Monday, August 27, 2001 Volume 66, Issue 4


 
 









 

Vaccine available for UH students

By Mauryzia Wong
Daily Cougar Staff

UH students who live in residence halls should consider visiting the Student Health Center for the meningococcal meningitis vaccine, if
they have not done so already.

Meningococcal meningitis, also known as meningococcal disease, is a bacterial form of meningitis infection. Viral meningitis, also known
as aseptic meningitis, is relatively mild compared to bacterial meningitis.

According to Dr. James Gray, chief physician at the Health Center, incidents of meningitis infection are higher among students living inside
residence halls, due to closer and more direct contact among residents. The types of contact he cited included sharing cigarettes and
toothbrushes and kissing. Symptoms include a high fever, headaches, a stiff neck, nausea, vomiting, confusion and sleepiness.

According to the Centers for Disease Control and Prevention (CDC), viral meningitis is generally less severe and resolves without specific
treatment. Bacterial meningitis can be treated with antibiotics, but it can also be more severe and may result in brain damage, hearing loss
or learning disabilities.

A new Texas state law requiring colleges and universities to provide information relating to bacterial meningitis, such as the illness'
symptoms, forms of transmission and available vaccines, combined with last winter's extensive media coverage of an "outbreak" in
northeast Houston, has parents concerned. However, Pam Hoffmeister, chief nurse at the Health Center, said meningitis has always been
an "ongoing concern" for college campuses.

Gray said that providing information about meningitis was already part of UH's orientation process. The new state law does not take effect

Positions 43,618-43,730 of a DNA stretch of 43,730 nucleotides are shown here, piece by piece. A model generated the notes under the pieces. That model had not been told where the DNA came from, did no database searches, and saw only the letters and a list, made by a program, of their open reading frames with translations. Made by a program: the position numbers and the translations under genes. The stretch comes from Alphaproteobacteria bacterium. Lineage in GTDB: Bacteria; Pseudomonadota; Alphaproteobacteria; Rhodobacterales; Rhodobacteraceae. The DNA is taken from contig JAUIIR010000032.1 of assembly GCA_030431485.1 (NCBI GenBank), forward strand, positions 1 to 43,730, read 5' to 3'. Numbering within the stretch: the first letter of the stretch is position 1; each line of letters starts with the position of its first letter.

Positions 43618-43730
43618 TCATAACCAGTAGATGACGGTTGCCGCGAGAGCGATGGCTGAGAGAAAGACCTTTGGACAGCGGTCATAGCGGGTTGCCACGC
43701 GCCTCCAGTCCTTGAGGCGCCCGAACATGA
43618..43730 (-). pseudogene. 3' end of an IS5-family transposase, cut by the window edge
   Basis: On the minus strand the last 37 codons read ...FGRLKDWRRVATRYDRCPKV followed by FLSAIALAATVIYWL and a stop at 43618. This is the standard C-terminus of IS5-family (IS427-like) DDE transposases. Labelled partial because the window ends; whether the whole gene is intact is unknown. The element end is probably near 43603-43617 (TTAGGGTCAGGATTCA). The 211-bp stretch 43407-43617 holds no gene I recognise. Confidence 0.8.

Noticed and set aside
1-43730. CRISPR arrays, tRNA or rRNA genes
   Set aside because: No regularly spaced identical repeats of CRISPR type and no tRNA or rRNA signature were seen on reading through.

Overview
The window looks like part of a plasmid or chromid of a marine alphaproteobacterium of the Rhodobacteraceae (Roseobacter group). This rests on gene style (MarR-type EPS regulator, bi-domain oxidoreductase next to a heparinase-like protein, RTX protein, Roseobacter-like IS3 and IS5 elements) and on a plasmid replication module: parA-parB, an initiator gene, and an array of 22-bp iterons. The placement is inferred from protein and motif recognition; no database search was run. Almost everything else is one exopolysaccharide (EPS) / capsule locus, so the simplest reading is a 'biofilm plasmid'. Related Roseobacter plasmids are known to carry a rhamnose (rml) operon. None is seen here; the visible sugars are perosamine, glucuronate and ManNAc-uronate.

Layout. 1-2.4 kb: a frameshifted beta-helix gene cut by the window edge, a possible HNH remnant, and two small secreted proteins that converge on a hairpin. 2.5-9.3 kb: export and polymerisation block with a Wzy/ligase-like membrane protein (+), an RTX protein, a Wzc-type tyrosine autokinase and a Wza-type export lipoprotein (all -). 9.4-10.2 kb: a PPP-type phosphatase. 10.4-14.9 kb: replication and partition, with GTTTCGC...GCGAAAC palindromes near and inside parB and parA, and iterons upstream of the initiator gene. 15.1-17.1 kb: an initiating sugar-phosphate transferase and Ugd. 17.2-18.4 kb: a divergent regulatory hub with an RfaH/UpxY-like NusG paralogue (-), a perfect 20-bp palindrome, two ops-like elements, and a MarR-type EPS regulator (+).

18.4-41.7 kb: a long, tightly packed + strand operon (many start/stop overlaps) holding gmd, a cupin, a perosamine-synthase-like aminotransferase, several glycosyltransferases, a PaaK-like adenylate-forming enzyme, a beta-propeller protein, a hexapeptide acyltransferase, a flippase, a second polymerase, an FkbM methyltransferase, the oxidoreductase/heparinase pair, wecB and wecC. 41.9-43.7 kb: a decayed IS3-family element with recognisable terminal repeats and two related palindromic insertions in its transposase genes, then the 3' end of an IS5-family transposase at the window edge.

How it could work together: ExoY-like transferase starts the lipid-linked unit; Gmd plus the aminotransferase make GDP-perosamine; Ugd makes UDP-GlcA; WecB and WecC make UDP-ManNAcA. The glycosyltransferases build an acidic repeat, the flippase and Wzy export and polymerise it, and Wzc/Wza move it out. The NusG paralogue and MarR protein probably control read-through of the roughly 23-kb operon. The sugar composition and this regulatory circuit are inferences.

until Jan. 1, 2002.

UH has made a continuous effort to inform students about the illness, its effects and prevention. Hoffmeister said that the Health Center
posted flyers in the residence halls last semester to notify students of a presentation about meningitis. "No one showed up," she said.

She said the students who do get the vaccine are prompted to do so by concerned parents. She said the vaccine is always available at the
Health Center, and despite recent attention to the illness, they have not experienced any supply shortages. The cost is $72 and is not
covered by most insurance plans.

The vaccine, sold under the brand name Menomune, is the only one currently available. It lasts for three to five years. According to the
Health Center, it protects against four of the most common strains of meningococcus bacteria and is 75 to 85 percent effective. The strains
are known as A, C, Y and 135. Dr. Gray said there are 13 to 14 known strains in all.

Dr. Gray said the types of infection in the Houston area are largely Group C. He said that Group A is more common in Europe and in
sub-Saharan Africa and that there are only occasional occurrences of Group Y and 135.

In the United States, about 3,000 cases of meningitis infection are reported per year. The mortality rate is about 10 percent.

Dr. Gray said the illness was "not any worse last year than in any of the years before." He noted that there was only one case of infection
last year among the student population, and that the individual did not live in the residence halls. He said tuberculosis is a bigger health
threat.
 
 
 

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